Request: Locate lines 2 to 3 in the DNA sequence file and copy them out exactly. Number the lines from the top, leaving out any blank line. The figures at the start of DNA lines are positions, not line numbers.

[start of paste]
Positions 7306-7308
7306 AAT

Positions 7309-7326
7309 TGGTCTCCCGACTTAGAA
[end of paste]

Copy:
7306 AAT

Positions 7309-7326